I still have to smile at the thought of a nearly 5 metre white shark lying stinking-up an inland fill site, supposedly secreted away frompublic attention following a pseudo-special forces operation at the dead of night....I mean, it's not like dumping a dead 3cm immature goldfishin the trash, is it?. After all - someone *might* just spot it.... IAN K. FERGUSSON
Posted by Dennis at 12:08 PM | Comments (2)

Chris Jagers

Chris Jager has retooled his website, he's doing a lot of drawings. He kept me posted in a recent email:

...lots has changed with me. Small Work! I'm putting printmaking to work... I created a new site which I think screwed up your link. the url is "www.chrisjagers.net". I've been unable to afford to keep producing those big paintings, but lost the will before I ran out of money anyway. I got sick and tired of having every idea cost two grand and one month of time. I learned that I miss drawing, so I just dove back into it. Now, everytime I sit down, my ideas are spilling out like they never have before. Very exciting time for me. Interestingly, no matter what I do, I realized that I cannot fall out of myself. Even though all my materials changed, process changed, they still look like mine! Everyttime you write about scale in your blog, I perk up. I realized scale is more important that size for me. Things can seem monumental even though they are small. However, I really like your slick=big, thick=small post. Very true. (Terry Winters an exception).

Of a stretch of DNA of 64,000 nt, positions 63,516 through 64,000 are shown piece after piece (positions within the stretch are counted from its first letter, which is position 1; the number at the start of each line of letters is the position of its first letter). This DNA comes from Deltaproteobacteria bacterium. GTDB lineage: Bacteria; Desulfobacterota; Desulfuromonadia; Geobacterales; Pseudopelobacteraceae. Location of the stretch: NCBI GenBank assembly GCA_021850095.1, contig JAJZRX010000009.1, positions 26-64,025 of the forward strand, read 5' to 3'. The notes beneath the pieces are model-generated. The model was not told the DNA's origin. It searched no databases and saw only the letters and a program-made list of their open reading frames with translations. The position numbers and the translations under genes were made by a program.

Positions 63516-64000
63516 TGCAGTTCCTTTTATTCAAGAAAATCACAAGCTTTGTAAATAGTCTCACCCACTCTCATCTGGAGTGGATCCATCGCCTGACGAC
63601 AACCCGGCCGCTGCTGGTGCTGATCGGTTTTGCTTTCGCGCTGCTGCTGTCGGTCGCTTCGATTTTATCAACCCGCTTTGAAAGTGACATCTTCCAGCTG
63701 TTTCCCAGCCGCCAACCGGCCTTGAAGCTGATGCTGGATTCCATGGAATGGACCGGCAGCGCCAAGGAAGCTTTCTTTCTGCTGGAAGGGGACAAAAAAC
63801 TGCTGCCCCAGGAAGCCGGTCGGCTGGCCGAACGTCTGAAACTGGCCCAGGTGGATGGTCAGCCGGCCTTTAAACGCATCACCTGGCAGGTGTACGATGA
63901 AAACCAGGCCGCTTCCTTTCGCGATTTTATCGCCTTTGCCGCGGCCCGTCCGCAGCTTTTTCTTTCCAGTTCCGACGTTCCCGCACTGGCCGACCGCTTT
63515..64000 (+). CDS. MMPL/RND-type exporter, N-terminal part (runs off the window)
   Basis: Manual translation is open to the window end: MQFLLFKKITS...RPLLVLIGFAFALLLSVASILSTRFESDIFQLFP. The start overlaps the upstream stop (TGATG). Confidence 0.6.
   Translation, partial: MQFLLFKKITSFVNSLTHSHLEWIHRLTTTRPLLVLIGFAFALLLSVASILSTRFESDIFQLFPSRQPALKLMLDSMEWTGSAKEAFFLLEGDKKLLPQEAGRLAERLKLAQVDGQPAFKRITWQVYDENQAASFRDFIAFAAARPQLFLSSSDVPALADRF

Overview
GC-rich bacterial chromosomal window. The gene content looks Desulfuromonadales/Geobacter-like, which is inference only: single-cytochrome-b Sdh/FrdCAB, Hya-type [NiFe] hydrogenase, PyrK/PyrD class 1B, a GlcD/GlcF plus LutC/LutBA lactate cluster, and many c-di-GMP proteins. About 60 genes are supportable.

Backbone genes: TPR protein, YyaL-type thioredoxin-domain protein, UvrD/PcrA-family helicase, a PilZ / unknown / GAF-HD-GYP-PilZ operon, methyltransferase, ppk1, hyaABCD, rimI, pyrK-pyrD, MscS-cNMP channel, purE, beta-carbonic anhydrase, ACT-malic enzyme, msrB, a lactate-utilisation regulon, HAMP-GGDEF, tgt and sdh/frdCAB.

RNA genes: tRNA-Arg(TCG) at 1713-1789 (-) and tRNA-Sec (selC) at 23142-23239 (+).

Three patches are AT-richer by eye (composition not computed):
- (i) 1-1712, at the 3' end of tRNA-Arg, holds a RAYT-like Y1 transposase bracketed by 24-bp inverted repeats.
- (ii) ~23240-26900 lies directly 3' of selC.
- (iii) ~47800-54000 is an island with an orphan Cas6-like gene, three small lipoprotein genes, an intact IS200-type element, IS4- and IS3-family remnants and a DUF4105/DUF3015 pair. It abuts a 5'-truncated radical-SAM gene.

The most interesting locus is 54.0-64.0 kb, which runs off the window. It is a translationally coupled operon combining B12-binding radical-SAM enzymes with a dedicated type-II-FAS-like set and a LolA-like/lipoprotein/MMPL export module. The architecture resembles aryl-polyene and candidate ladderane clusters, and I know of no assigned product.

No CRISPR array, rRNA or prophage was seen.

I met Chris when we lived in Dallas. A young lad out of school, I had the privilege to visit his studio and home then. He has an astounding hand and all of his early work is rock solid. I saw no drek at all, and it made me remember all of my own terrible naive early work I deservedly threw out when I was a pup. Chris' threading to art is metal to metal.

He was painting large then (thus his reference to big above), I mean really big, wall sized panels. And he had this technique of laying the abstraction down that was as painstaking as a surgeon. Every painting was hard assed and big... he was carving out this huge cudgel to take on the art world. So it is a surprise... pleasantly so -not necessarily only because of the new direction he took... to see him redirect his attention to scale and his attitude towards the embraceable.

He delivers a New York report: